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Property I
St. Johns University School of Law
Parella, Robert E.

Acquisition of Property by First Possession
1. General principles of property
2. Title to Wild Animals
i. Possession – depriving the animal of its natural liberty
· Bodily seizure OR mortal wounding required to acquire title
· Pursuit alone is not enough (E.g. chasing a fox)
· mortal wounding or control of movement
· Control of movement does not necessarily need to be absolute or certain
(e.g. open fishing net)
· Policies:
· Rewarding effective efforts (e.g. whaling industry, or silver fox pelt industry)
· Reasonable expectations – reasonable certainty in the outcome of rule of law
· John Locke & Labor theory
· Generally, one owns a property right in the “fruits of his own labor”
· Law & Econ: maximizing wealth
· [insert example] · Custom of an economic industry may be relevant to determine proper title
[E.g. whaling industry] ii. Ratione Soli
· Exception to animal possession rule b/c owner of land has first right to possession
(i.e. ‘constructive possession’) of wild animals on the land
· Even where rivers/streams are navigable,
other rights (such as exclusive right to fishing) are not lost
· Policies:
· Discourages trespassing
· Exceptions:
· Public right of fishery in navigable waters
· Does not include animals w/ fixed habitat or little ability to move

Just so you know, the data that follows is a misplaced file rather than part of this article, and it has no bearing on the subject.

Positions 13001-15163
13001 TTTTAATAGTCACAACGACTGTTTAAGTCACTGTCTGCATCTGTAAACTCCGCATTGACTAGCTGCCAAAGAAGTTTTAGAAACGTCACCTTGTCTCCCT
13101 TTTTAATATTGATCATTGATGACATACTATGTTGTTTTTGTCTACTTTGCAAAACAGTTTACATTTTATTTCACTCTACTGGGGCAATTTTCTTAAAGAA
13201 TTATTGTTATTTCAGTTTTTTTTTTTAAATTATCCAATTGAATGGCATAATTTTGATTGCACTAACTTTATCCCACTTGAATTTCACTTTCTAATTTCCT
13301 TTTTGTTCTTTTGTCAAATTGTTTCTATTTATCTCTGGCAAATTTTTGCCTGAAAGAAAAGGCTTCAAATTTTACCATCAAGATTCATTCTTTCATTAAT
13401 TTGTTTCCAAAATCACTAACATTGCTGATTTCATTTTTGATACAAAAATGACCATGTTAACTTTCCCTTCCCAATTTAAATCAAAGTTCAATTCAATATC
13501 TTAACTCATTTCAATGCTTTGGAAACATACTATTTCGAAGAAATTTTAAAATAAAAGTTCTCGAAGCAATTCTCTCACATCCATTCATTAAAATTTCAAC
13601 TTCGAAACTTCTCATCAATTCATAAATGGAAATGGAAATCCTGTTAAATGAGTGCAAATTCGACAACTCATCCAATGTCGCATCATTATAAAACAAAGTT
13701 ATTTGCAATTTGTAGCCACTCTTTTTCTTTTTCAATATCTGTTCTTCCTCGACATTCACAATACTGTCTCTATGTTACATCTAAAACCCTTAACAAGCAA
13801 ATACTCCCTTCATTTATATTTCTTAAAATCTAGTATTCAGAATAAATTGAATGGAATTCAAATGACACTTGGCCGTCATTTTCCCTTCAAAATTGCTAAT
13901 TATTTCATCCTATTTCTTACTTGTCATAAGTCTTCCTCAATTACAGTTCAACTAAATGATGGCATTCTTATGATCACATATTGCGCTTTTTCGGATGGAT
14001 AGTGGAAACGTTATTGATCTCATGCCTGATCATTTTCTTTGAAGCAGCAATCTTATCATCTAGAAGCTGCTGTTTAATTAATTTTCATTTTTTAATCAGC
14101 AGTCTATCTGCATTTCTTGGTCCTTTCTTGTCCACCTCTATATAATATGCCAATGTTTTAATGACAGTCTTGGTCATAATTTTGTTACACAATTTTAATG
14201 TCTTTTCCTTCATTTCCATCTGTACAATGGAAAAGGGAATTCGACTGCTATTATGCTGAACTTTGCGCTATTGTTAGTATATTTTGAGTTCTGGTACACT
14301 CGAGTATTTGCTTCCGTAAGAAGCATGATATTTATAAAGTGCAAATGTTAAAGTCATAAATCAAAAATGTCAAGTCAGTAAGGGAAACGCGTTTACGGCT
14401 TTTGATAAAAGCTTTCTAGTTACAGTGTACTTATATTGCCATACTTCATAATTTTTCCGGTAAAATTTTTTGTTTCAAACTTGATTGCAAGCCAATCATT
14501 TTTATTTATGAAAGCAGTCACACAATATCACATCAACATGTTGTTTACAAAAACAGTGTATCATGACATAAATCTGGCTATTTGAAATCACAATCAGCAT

(e.g. Mussels)
· The State could grant exclusive right of fishery, vitiating the ‘public right’
· Custom (E.g. [insert example])
· Escape – a qualified property right
· If a wild animal escapes, ownership rights can be lost (Common law rule)
· Escape = regaining its natural liberty (i.e. free and fending for itself)
· Escape not necessarily returning to its natural habitat
(E.g. Sea Lion [originally from Pacific] caught in the Atlantic )
· Exceptions:
i. animal shows an intention to return (animus revertendi)
ii. owner is in hot pursuit of the animal
· Policies:
i. 2nd appropriator should be awarded for his effort in capturing animal (similar policy to First Possession)
ii. Problems identifying the animal

· Policy:
· Owner will be unjustly compensated for the added value of the converted items (E.g. buttons)
· Only be available to someone who did not knowingly understand his wrongdoing
· Should not be available to a conscious, willful wrongdoer
· E.g. in Mckee, defendant thought he was entitled to mussels b/c he thought the state had title to them
Acquisition by Creation
Property in One’s Ideas and Expressions: Gen. Principles of Intellectual Property
Competing interests:
Incentive to create – proprietary right to the commercial exploitation of your creation
Unfair competition – Competition depends on imitation
· Allows quality of inventions to improve while lowering its cost
Inventor may not be better off by imitation, but public as whole is better off, so long as this freedom to imitate does not